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Psychology 2410A/B Lecture Notes - Nonverbal Communication, Folk Psychology, Social Skills

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Adam Cohen

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Mindblindness and Mindreading
Our way of thinking about mental states is prefixed by ‘maybe’
We are never 100% sure what we or others are thinking, but we nevertheless find it easy
to imagine what others may be thinking
It it hard for us to make sense of behaviour in any other way than via the mentalistic
We mindread all the time, effortlessly, automatically, and mostly unconsciously
Without a mentalistic framework, also called the Intentional Stance, a person with
mindblindness is thrown back on temporal-regularity accounts or on routine script
explanations or is forced to use unwieldy things resembling the “reinforcement-schedule”
explanations that behaviourist psychologists construct
The first two are too limited in their application to the constantly changing social world;
the third takes too long to compute
Non-mentalistic explanations are just not up to the job of making sense of and predicting
behaviour rapidly
Mindblindness is very real
Children and adults with the biological condition of autism suffer, to varying degrees,
from mindblindness
Humphrey’s argument is that the ability to see behaviour in terms of an agent’s mental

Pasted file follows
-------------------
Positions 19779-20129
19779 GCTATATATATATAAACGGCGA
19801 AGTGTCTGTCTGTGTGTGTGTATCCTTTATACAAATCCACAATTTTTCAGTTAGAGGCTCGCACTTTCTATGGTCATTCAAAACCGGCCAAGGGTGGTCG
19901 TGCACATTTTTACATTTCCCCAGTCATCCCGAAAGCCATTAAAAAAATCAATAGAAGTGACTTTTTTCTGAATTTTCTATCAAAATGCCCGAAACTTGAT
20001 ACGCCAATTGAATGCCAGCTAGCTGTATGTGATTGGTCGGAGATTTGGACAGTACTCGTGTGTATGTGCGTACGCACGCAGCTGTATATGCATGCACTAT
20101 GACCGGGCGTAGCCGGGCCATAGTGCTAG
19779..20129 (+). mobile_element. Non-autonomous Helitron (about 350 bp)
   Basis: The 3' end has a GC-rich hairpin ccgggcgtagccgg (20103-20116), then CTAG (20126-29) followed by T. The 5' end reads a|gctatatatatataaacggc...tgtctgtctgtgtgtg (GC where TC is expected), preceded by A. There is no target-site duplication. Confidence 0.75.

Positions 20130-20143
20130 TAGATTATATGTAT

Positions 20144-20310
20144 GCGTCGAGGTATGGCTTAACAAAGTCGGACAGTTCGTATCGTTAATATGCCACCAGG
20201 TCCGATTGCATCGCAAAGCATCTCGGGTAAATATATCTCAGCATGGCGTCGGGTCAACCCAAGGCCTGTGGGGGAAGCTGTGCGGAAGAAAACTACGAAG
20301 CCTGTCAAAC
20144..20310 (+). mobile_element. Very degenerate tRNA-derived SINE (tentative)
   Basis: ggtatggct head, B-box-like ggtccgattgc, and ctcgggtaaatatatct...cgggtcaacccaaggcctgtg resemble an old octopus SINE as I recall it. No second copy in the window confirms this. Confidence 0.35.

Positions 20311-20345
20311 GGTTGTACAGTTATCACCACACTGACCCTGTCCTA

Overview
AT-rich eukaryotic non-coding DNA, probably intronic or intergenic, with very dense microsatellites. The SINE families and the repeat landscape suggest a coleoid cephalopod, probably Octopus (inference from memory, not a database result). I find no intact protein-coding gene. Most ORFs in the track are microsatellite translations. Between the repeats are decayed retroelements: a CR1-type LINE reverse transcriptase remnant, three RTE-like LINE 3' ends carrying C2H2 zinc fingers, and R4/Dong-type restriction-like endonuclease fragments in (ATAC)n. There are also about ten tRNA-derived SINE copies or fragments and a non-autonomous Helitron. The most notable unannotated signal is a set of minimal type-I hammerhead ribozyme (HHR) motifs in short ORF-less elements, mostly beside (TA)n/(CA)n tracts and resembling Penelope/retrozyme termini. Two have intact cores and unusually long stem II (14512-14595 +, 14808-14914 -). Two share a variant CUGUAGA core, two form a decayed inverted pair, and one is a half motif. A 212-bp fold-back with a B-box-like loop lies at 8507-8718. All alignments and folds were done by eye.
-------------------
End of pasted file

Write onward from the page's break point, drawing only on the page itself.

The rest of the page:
states is inborn and is the result of a long evolution
Evolutionary Psychology and Social Chess
What is Evolutionary Psychology?
Wherever psychologists are investigating human universals there is the strong
likelihood that the phenomena are biological, innate, and products of natural selection
If something is universal, it does not mean that there is no variation in the
phenomenon across individuals
Saying that a psychological state is biological, means that there is a specific process
in the brain that controls it
Language is part of human biology
Cultural variation of course is massively evident, but the basic drive to develop and
use language is universal
Evolutionary psychology looks at the brain as an organ that, via natural selection, has
evolved specific mechanisms to solve particular adoptive problems
Evolutionary psychology, then, aims to account for the functioning of specific
cognitive mechanisms and processes in humans
It also aims to account for the neurobiology, the adaptive value, the phylogenesis,
and the ontogenesis of these mechanisms
Finally, it aims to describe any pathologies of these mechanisms
A final qualification about the use of the term ‘biological’: it does not follow that only
universals are biological
Just because something is biological, it does not follow that it is innate
And just because something is innate, it does not follow that it has a modular
Various behaviours have innate, modular bases are separable and need independent
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